Garrett Gomez

Garrett Gomez

Anne M. Eberhardt

Derby Jockey Profile: Garrett Gomez

Tenth in a series of profiles on this year's Kentucky Derby jockeys

With a nationwide network of top clients and an agent who keeps him on the country’s best horses, Garrett “Go-Go” Gomez, 36, used up enough frequent flier miles last year to earn him plenty of free trips to Louisville. The key is finding a winner in the Kentucky Derby Presented by Yum! Brands (gr. I); the son of jockey Louie Gomez hasn’t hit the board in four previous tries. 

That statistic is somewhat surprising for the younger Gomez, who began his career in 1988 at Santa Fe Downs and won an Eclipse Award as the nation’s outstanding jockey 19 years later. With four Breeders’ Cup wins to his credit and a win in the 2007 Kentucky Oaks (gr. I) aboard Rags to Riches, this jockey couldn’t be closer to a much-deserved Derby score. His mount this year is Court Vision, trained by Bill Mott.

Height: 5'3”

Weight: 114

Career wins: 2,921

Born: Jan. 1, 1972, Tucson, Ariz.

Residence: Duarte, Calif.

Family: Wife Pam; children Amanda, Shelby, Jared, and Collin.

Favorite sport: “Golfing. I picked it up in 1993. My best score ever was a 71.”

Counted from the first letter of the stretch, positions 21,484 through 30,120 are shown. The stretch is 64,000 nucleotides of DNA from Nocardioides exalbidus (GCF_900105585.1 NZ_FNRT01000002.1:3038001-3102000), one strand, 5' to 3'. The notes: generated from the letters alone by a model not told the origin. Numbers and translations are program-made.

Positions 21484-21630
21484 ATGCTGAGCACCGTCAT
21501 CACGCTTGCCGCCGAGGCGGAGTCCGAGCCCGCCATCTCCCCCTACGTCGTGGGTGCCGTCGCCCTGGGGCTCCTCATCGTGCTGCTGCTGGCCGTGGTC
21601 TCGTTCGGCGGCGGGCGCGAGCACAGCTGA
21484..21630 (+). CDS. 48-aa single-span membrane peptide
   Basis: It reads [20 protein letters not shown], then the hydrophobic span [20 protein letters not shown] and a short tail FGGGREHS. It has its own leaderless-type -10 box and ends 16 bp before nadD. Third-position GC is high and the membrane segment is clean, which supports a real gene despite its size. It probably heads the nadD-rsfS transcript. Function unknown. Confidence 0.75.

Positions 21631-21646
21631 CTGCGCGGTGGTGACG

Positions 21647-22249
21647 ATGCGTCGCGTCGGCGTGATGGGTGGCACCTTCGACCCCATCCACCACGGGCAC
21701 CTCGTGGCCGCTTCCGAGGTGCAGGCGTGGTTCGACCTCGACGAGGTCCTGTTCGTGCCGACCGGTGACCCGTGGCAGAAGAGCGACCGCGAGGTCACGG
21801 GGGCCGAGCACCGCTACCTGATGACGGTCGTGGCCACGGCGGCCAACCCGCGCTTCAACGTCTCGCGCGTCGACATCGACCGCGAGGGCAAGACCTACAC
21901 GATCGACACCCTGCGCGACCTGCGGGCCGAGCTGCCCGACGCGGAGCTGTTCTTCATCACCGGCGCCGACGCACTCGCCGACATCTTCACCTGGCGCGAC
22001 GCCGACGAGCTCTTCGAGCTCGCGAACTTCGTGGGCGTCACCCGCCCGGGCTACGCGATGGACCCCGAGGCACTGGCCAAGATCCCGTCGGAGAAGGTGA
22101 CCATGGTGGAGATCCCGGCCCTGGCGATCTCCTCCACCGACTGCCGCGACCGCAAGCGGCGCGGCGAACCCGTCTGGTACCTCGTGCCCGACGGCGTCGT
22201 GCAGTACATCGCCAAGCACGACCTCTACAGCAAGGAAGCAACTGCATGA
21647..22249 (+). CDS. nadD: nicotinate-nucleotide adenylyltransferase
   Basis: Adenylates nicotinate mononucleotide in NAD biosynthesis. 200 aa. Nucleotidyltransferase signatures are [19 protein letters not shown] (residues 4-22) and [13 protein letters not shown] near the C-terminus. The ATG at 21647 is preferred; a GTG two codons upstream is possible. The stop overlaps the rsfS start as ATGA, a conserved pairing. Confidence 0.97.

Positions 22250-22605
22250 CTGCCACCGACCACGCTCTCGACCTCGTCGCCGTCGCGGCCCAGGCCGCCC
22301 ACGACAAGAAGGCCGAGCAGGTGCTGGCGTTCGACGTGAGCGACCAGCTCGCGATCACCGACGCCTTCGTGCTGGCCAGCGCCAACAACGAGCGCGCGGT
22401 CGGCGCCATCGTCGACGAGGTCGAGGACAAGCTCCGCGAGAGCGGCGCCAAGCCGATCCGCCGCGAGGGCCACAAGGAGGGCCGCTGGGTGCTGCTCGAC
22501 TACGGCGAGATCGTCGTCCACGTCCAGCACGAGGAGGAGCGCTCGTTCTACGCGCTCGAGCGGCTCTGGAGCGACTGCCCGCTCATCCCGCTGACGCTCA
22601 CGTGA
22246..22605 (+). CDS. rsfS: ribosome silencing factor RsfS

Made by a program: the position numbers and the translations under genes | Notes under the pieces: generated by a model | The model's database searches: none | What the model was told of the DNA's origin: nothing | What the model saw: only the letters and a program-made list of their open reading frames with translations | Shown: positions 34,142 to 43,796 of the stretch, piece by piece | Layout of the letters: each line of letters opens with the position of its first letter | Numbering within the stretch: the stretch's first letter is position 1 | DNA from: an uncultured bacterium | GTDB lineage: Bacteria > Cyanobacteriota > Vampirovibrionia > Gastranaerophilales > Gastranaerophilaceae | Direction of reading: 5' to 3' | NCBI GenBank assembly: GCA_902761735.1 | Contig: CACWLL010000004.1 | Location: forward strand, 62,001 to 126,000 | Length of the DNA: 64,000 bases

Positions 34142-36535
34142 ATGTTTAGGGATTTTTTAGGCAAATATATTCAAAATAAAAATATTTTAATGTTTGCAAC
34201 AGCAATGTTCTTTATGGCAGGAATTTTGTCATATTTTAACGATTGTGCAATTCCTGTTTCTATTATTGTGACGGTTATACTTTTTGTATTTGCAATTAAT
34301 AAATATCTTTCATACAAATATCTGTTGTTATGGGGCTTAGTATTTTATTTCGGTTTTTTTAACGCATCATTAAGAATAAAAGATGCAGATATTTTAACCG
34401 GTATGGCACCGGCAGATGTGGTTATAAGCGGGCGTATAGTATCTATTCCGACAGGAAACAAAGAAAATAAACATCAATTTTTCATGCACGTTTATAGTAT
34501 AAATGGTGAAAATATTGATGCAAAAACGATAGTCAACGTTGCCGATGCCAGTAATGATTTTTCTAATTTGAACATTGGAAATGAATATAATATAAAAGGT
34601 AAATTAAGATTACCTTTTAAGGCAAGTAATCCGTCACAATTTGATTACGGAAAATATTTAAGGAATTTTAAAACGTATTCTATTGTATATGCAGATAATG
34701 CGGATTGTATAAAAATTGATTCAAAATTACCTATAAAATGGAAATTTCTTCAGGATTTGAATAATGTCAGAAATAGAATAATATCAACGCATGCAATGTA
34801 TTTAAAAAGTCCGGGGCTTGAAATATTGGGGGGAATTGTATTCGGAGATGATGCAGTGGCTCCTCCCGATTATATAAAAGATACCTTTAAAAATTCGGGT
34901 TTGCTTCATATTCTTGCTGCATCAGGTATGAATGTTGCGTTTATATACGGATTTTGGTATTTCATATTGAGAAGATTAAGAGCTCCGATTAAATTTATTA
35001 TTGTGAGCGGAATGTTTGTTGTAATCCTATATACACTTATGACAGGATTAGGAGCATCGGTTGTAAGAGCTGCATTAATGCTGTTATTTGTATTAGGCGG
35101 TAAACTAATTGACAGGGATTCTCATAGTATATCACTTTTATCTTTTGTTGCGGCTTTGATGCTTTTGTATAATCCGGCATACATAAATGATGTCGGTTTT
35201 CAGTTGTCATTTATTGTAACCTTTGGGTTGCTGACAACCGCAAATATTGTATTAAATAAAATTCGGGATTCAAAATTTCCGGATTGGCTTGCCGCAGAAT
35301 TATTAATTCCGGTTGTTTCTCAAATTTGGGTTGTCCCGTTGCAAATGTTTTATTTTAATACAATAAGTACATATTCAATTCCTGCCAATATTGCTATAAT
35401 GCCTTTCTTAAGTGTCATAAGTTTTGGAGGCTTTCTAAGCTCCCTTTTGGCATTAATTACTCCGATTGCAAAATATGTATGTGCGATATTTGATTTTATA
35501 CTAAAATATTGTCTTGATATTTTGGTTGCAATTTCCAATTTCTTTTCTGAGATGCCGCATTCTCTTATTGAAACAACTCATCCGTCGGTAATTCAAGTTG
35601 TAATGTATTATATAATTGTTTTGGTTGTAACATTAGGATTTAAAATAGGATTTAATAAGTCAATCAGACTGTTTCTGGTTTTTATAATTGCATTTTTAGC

Favorite food: "Japanese"

I can’t live without: "My cell phone"

Most hated chore: "Laundry"

The fastest I’ve ever driven was: “160 miles per hour, but it was on a NASCAR track. My wife bought me a driving package for my birthday one year at California Speedway, and it’s a lot of fun. You have a driver in there and you put a helmet on and they give you lessons and show you how to take the corners, which, being a jockey, I know angles, so it was easy to catch on.”

Another rider I admire is: "Johnny Velazquez"

If I could trade careers with another professional athlete, I would: “Be Tiger Woods. But do you really want to be under the magnifying glass about everything like that, unable to go out in public without being stopped, you know? You can’t really do anything. As far as being at the top of his game, though, the way he’s playing, that would be it for me.”

One thing I wish people knew about jockeys: “It’s not as glamorous as people think it is. We put in a lot of hours, we show up and ride horses in the mornings, we ride in the afternoons, we fly in the evenings; we’re working hard.”

The best part about winning the Derby this year would be: “Doing something that not a whole lot of people get to achieve. This race happens once each year, but it happens to a horse once in a lifetime. It’s one of those goals we all set out to achieve. As a kid growing up, it’s one of the things you wish you’d be able to experience. It’s one of those things that until you experience it, you don’t know how it’ll really feel—but you know it would mean a lot.”